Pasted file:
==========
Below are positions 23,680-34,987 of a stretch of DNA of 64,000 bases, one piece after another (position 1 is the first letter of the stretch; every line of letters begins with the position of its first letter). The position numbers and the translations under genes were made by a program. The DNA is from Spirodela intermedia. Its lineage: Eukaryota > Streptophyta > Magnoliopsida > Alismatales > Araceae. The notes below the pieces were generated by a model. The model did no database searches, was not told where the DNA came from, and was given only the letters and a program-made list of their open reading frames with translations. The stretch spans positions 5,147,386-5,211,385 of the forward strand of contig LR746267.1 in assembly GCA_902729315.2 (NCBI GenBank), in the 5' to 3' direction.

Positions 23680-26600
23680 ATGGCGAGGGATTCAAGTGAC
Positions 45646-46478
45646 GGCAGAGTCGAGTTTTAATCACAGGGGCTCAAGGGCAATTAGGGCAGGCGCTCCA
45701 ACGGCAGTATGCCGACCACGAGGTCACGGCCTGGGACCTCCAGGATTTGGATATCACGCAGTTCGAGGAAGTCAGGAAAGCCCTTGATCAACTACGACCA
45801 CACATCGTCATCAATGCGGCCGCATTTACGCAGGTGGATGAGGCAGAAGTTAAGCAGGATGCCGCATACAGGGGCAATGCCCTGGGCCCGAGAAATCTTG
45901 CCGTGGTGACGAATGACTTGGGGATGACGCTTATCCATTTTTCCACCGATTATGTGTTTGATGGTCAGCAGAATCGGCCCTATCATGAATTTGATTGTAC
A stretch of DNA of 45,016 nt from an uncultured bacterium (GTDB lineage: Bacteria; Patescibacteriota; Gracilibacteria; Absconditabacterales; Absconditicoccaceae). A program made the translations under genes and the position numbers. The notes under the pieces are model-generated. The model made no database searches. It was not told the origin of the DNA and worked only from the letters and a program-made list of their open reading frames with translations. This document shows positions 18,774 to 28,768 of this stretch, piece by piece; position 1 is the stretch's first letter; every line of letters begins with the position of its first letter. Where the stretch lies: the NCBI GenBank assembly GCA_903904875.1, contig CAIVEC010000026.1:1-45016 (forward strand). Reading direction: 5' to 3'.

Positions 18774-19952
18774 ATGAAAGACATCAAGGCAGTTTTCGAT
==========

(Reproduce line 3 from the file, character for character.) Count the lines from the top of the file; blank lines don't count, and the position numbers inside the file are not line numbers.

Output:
23680 ATGGCGAGGGATTCAAGTGAC